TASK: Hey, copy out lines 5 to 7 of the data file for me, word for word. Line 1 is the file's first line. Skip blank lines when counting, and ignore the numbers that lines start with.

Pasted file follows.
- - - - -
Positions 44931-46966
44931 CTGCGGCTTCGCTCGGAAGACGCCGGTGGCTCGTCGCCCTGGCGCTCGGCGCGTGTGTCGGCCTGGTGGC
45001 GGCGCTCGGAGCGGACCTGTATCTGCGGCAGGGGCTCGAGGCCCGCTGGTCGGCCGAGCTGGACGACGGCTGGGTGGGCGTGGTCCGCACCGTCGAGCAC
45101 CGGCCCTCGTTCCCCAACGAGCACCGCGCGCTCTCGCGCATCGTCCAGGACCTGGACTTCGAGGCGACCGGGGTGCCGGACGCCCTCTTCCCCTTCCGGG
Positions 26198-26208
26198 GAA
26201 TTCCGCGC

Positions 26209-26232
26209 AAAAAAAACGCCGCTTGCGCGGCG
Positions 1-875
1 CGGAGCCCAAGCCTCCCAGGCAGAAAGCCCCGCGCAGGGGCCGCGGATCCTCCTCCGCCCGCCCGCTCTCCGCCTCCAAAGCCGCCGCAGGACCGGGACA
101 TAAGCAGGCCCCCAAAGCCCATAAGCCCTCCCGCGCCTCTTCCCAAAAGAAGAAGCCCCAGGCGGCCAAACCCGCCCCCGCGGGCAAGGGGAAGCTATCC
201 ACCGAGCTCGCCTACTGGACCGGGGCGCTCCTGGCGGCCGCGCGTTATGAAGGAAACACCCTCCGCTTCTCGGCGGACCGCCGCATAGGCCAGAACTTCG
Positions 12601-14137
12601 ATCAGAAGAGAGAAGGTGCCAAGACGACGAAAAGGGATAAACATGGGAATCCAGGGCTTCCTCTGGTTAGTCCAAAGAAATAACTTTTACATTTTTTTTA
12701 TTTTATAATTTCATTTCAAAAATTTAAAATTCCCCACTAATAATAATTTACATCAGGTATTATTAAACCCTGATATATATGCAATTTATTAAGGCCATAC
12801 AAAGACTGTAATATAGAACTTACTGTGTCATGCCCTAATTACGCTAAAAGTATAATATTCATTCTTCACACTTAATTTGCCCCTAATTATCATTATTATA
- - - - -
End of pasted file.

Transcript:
Positions 26198-26208
26198 GAA
26201 TTCCGCGC